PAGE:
an example of consumerization and the enterprise

I just today mentioned an article between Ranum and Schneier titled, “Should enterprises give in to consumerization at the expense of security?” I imagine most security folks can feel this question every week, if not more so. I had a taste already on a Monday.

Clickability is a service that allows you to email links to people. Some sites such as The Wall Street Journal legitimately partner with Clickability to provide the limited ability to share articles with people who aren’t normally allowed beyond their pay-wall. Nothing too bad, yeah? But if you go to the links that Clickability advertises about itself, you find that anyone can add a javascript bookmark and email, essentially, anything they want to anyone they want…and pose as anyone they want. Rut roh… In my organization, we use IronPort web filters, and IronPort blocks Clickability features due to their categorization as “Web-based Email.”

This is one of those grey area cases. What advice do you give?

On one hand, I can basically email anyone anything and pose as anyone. This may mean the ability to exfiltrate information via port 80 (without normal logging like outbound smtp). It might mean being able to harass an ex anonymously. Or harass someone at work! And while some may argue you need to dig a little to utilize such functionality, I would say not really. The links in Clickability advertise the ease of use, and even the barest minimum use-case demonstrates the spoofability. And while most people won’t be going out of their way in their daily lives to figure out how to spoof emails, if you put it in front of their noses, they’ll turn into criminals-of-opportunity; even if it just starts out as a practical joke to your cubemate.

In addition, an expert appliance, the IronPort web filter, is saying this site breaks policy. Should an SMB take it upon itself to make exceptions and start down that slippery road? One could argue that a major portion of the value in appliance-based web filters is not having to sift through and block sites on your own, but rather inherit what the experts say.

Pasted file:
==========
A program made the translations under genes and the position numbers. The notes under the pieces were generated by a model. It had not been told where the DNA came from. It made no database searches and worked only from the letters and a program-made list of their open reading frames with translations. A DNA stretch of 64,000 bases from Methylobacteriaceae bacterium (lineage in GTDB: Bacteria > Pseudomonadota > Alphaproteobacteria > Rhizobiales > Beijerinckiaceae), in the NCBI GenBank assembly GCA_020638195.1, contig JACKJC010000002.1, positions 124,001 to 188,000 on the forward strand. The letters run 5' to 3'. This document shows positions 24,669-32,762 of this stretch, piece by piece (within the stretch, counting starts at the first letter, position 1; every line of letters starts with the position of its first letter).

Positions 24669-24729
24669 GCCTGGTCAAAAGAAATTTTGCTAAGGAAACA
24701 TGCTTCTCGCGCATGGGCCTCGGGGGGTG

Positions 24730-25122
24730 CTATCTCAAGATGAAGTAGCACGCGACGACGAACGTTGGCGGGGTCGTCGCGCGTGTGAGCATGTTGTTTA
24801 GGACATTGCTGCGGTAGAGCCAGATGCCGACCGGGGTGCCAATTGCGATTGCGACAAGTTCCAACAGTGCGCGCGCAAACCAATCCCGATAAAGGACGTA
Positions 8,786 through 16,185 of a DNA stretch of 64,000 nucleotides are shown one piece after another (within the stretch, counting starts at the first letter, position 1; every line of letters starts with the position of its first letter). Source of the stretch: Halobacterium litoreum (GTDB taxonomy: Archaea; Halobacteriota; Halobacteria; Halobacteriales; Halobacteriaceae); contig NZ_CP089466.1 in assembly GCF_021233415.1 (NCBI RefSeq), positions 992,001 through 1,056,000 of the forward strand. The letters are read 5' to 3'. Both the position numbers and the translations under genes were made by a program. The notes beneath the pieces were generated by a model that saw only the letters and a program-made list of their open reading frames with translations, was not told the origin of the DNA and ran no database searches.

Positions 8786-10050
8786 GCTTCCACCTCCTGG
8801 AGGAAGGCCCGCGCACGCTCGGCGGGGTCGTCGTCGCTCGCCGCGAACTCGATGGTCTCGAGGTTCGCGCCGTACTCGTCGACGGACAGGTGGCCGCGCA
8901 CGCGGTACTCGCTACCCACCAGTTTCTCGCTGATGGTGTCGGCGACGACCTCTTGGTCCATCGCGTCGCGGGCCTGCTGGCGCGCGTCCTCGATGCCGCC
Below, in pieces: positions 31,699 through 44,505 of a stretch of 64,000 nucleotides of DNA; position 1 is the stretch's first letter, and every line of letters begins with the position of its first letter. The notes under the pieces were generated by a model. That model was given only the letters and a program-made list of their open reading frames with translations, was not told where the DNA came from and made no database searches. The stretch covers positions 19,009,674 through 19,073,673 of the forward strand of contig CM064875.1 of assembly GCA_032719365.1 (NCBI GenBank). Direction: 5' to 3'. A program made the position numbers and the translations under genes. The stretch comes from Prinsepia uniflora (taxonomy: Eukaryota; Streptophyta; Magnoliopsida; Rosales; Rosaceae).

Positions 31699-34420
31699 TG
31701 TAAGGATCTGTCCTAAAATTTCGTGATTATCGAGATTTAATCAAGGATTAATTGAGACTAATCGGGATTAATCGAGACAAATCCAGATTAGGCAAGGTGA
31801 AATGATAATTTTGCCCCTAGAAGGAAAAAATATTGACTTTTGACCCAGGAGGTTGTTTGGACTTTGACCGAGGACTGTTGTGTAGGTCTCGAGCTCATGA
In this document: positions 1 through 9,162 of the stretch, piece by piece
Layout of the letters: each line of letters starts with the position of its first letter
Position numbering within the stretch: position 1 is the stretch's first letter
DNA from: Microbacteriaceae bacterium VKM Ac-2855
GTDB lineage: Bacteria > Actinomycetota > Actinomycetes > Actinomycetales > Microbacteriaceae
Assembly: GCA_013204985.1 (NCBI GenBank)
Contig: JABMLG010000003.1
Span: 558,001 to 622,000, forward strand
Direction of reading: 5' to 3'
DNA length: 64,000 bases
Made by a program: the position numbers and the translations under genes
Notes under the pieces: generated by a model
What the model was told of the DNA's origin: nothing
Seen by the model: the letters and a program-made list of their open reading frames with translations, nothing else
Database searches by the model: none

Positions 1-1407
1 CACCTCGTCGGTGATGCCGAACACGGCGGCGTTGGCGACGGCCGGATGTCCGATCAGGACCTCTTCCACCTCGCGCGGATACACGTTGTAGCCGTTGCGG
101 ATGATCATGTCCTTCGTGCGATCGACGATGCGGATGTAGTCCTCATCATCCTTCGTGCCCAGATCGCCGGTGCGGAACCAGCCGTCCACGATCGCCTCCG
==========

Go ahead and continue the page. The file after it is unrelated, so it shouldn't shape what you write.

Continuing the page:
On the other hand, this is a borderline case for “Web-based email” in that it does not allow two-way communication. You can fire off emails, but you can’t get any in return. Likewise, you can’t send attachments.

In addition, the person making this request is a salesperson. With a laptop. And readily available access to networks not subjected to our web filtered VPN connection. So why even bother to control this? Similarly, we’re looking at expanding our mobile presence, which will further the inability to truly keep our arms around the data (assuming we’re still legitimately *in* that battle yet!).

These are big questions, and completely depends on corporate culture. Unfortunately, those with open cultures will always slowly pressure and erode those with tighter cultures. The whole “grass is greener” or “But Bob at the Club told me they decided to allow it, so we can, too!” mentality.

Often the best we (SMBs) can do is educate management as much as possible, but then roll with whatever decision is made. In the absence of regulation, I’m pretty sure there is no right or wrong answer. We could clamp down and say no, or we could stay aligned with consumerland technology.

(My advice is pretty much the above; but I would lean just slightly on the side of trusting the appliance categorizations, and as such keep the site banned. But if someone else overrules me, I won’t be kept up late at night. There are good reasons to roll with the winds of technology, many of which go beyond security.)